Fighting for the Farm

Thomas and Erenstene Olinger homestead, two townships west of the Stearns claim. Unknown photographer, c. 1918.

Stearns, who was supporting her four children while seeking to establish herself in Montana, encountered plenty of resistance. A robust archival record testifies to the suspicion she engendered—likely stemming from hostility to her faith (Reformed Latter Day Saints), her sexuality (neighbors accused her of conducting an affair with her son’s employer), and her dishonesty (adjacent homesteaders joined in contesting her expanded homestead, arguing that she did not reside permanently in her shack). Particular acrimony grew around Stearns’s second homestead entry, which she applied for in December 1913 to complete her 320-acre claim; this parcel was prime benchland just above the Milk River—and sought by many of her neighbors, including Elias Stensland, whose mother and wife had filed homesteads on adjacent parcels. While Stearns persevered in defending her land against her neighbors’ legal and extra-legal efforts to force her to relinquish the land, she was left battered by the hostility expressed in the land office hearings, and retreated onto the farm, and a brief second marriage to homesteader Frank Schuld, who was developing his own homestead claim seventy miles east.

The challenges of agriculture on the rolling benchlands of the Milk River Valley are suggested by the topography of the Stearns claim. Photograph by Sara Gregg, 2019.

In spite of the drama embedded in her personal life, Stearns profited from the wet weather, and 1916 rewarded farmers with a banner harvest that maximized the year’s record-high precipitation, 20.47” (519.9 mm). With Frank and her son Emory she dug a well and worked the fields, ultimately cultivating nearly one hundred and thirty acres: ninety-five acres yielded 600 bushels (16.33 tonnes) of flax; thirty-three acres in oats and rye provided ample livestock feed; and the garden on another acre produced an abundance of vegetables.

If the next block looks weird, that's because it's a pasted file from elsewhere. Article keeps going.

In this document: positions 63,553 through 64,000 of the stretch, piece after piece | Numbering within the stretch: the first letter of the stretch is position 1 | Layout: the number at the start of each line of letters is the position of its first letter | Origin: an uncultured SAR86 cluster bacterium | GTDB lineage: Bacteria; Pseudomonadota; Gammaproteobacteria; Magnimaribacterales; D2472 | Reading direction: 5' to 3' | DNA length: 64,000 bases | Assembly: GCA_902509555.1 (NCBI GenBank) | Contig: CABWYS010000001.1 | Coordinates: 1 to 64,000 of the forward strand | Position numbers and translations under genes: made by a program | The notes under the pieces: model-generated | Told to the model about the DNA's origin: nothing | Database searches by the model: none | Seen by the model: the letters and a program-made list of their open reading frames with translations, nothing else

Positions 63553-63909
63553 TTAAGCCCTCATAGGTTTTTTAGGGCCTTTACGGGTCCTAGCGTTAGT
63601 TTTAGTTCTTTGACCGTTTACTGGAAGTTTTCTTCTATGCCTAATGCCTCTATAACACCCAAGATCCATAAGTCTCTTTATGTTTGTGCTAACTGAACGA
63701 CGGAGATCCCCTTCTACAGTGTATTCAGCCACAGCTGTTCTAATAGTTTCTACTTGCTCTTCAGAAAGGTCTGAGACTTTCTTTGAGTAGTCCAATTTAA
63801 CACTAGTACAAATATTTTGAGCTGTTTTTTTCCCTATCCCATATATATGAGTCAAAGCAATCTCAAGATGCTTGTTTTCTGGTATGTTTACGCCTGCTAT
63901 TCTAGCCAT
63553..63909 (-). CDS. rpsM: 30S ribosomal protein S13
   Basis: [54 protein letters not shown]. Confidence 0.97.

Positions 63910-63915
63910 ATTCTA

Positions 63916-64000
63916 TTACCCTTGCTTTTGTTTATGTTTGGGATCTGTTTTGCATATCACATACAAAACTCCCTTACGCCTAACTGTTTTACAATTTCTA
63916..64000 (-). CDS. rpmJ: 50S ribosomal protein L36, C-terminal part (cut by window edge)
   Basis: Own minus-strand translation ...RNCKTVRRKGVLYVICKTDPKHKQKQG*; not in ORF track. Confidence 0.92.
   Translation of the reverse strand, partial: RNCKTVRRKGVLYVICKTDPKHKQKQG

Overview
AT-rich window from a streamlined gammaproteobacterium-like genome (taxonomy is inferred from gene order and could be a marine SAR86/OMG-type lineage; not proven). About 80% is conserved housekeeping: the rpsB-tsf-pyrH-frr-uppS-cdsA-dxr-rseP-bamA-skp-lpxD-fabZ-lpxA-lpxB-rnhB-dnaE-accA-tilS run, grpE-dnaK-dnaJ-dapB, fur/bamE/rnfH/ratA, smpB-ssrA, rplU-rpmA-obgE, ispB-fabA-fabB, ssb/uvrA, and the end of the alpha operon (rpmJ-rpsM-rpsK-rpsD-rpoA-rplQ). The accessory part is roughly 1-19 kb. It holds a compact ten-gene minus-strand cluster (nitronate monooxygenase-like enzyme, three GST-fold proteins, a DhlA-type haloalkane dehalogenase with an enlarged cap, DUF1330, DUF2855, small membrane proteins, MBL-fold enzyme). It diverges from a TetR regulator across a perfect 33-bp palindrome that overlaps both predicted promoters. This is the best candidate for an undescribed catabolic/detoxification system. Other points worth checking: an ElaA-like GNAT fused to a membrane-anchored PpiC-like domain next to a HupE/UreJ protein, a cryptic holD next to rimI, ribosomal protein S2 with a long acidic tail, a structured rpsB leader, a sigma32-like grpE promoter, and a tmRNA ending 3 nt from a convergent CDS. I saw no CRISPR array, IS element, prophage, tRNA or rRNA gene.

Piles of wheat in front of the Glasgow, Montana First National Bank Building. Photograph by Ellis, no date.

The oil pressed from the Stearns’s flax flowed into a vast stream that met the call for increased agricultural production during the first months of US engagement in the war in Europe. President Woodrow Wilson emphasized in an address to the nation that “Upon the farmers of this country… in large measure, rests the fate of the war and the fate of the nations.” Patriotic fervor and soaring prices induced breaking new ground across the country, and in 1917, US farmers put in their largest crops yet, increasing the acreage planted in cereals, potatoes, tobacco, and cotton to a national record of 283 million acres (114.5 million hectares), up eight percent from the year before.

Montana’s “Big Sky Country” provides vast vistas, and little shelter, as evoked by this photograph taken one mile west of Stearns’s claim. Photograph by Sara Gregg, September 2016.

In spite of the national agricultural boom, economic and meteorological fluctuations stressed the limits of adaptation among homesteaders tucked into the Milk River Valley, and weather thwarted the aspirations of Northern Plains farmers during the years that followed. Wartime high prices and piercing drought descended almost simultaneously; and even though the people of Europe were desperate for American crops, and Montana homesteaders were vying for cash, the clouds withheld both rain and relief. The total precipitation for 1917 amounted to a near-record nadir of 7.83” (199 mm) in Glasgow, plunging the surrounding farms below the threshold of aridity and marking the onset of three brutal years of extreme weather.

When the General Land Office issued the patent to Lily Stearns’s homestead on 6 August 1917, the devastation of the drought was only beginning to become clear. Hail damage and grasshoppers compounded a dry period so pronounced that seed failed to germinate and forage barely grew. Stearns moved her stock to pasture further west, seeking “a place to keep them from starving” as record temperatures magnified the suffering for both farmers and their animals. The potential consequences were dire, and she reflected in a note published in her church newspaper, “We are certainly having perilous times.”